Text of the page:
The ecommerce industry is projected to compound at an annual growth rate of 14.7% by 2027. To stay competitive, businesses are making the shift to personalized marketing, as a way to stand out from the rest.
A great example of personalized marketing is featuring personalized product recommendations in emails. Businesses that have it down to a science can place relevant products in front of consumers, and with a direct impact on their bottom line.
Another good reason to build this capability is that by 2025, 376.4 billion emails are expected to be sent and received, globally! There's massive potential to leverage email as a platform to capture audience attention and drive them towards products that meet their needs and aspirations.
Perfecting your personalized product recommendation game, early on, will help businesses effectively leverage email as a communications tool .
At the same time, businesses need to ensure that they don't take personalization so far, that it gets alarming. There's enough evidence to indicate consumer backlash when personalized marketing borders on online surveillance.
In 2000, the largest online retailer in the world, Amazon, pioneered the trend of displaying product recommendations for online shoppers. Since then, almost all eCommerce businesses have adopted this approach, intending to drive 4 outcomes:
- Customer re-engagement is a key focus for most businesses, and featuring personalized product recommendations in emails drives customer engagement. Customers are more likely to be excited if emails highlight relevant products.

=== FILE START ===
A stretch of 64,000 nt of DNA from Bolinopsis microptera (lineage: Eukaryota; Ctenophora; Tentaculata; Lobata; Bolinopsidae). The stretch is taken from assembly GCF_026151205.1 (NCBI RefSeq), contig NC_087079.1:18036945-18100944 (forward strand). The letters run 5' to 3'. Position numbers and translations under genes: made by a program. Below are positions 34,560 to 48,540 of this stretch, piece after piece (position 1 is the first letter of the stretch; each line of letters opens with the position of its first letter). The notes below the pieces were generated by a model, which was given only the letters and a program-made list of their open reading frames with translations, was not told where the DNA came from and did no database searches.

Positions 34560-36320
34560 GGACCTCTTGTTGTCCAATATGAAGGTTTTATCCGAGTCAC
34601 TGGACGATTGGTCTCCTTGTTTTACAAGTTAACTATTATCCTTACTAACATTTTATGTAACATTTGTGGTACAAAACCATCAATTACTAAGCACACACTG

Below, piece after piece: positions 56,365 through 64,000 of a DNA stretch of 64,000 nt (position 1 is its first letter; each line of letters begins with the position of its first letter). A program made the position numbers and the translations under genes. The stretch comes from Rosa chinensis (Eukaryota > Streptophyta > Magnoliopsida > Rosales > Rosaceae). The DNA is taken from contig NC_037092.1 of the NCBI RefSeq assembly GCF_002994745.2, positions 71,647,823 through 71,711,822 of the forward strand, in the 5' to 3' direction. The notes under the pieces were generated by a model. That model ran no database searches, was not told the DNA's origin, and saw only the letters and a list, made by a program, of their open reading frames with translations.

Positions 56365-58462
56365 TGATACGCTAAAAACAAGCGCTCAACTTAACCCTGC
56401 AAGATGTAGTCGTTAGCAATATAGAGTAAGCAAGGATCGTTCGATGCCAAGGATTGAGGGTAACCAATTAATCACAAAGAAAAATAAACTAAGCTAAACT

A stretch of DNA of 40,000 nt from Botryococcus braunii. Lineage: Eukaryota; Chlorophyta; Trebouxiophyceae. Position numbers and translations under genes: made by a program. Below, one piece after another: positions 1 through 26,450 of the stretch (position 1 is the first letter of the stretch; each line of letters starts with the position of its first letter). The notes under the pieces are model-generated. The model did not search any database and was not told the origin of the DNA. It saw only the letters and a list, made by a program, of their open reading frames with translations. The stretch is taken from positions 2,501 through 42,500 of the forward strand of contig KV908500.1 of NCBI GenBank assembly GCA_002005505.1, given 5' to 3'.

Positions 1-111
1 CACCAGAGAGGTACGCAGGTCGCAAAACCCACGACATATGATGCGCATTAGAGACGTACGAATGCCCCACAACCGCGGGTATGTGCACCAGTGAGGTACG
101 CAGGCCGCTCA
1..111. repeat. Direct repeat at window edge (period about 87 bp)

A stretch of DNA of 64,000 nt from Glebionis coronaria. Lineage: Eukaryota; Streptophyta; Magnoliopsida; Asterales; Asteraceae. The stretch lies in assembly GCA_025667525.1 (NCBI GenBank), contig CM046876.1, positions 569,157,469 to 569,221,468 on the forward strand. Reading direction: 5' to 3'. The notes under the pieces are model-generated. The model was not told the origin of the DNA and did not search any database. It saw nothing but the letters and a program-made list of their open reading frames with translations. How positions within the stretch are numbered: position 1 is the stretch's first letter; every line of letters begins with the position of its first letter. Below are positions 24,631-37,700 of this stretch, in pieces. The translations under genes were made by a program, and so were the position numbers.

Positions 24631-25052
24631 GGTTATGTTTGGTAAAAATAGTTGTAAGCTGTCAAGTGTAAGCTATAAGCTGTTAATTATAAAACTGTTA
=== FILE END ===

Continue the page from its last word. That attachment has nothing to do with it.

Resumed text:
- Consumer interest is more likely to translate to click-through rates, which nudges customers to return to the platform and explore further.
- As customers begin subconsciously looking forward to emails that recommend relevant products, it also incentivizes them to shop more, which translates to revenue growth.
- The personalized product recommendation approach seeds trust and brand loyalty.
Here are some ideas on how to feature personalized product recommendations in emails without appearing intrusive.
Be Strategic With All Transactional Emails
Every ecommerce business sends a host of transactional emails. These can include confirmation emails, password resets, a welcome email, shipping authentication emails, order confirmation emails, and successful delivery notifications.
Consumers are most likely to check transactional emails because every one of them has a functional value. Ecommerce platforms and brands can capitalize on this behavior, by plugging relevant product recommendations, in a tasteful, eye-catching manner.
The email design must not be cluttered. Product displays must be striking yet not overwhelming.
Curate Special Days and Seasonal Emails
The year has several holidays and special occasions during which consumers are grappling with decisions on what to buy. They may end up scrolling through hundreds of products online, only to feel overwhelmed and exhausted from online shopping fatigue.